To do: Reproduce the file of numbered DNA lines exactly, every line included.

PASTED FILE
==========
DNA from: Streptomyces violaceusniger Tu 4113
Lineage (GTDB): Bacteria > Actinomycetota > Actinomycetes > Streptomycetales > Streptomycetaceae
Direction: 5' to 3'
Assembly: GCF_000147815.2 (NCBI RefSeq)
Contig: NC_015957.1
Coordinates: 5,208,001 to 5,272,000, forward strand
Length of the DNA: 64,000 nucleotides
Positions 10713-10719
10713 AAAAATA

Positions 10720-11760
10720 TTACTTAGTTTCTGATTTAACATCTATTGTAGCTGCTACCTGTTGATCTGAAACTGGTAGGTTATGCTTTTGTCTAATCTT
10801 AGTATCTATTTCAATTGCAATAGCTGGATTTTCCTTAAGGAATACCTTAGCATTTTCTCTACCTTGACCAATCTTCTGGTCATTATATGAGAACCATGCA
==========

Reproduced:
DNA from: Streptomyces violaceusniger Tu 4113
Lineage (GTDB): Bacteria > Actinomycetota > Actinomycetes > Streptomycetales > Streptomycetaceae
Direction: 5' to 3'
Assembly: GCF_000147815.2 (NCBI RefSeq)
Contig: NC_015957.1
Coordinates: 5,208,001 to 5,272,000, forward strand
Length of the DNA: 64,000 nucleotides
Positions 10713-10719
10713 AAAAATA

Positions 10720-11760
10720 TTACTTAGTTTCTGATTTAACATCTATTGTAGCTGCTACCTGTTGATCTGAAACTGGTAGGTTATGCTTTTGTCTAATCTT
10801 AGTATCTATTTCAATTGCAATAGCTGGATTTTCCTTAAGGAATACCTTAGCATTTTCTCTACCTTGACCAATCTTCTGGTCATTATATGAGAACCATGCA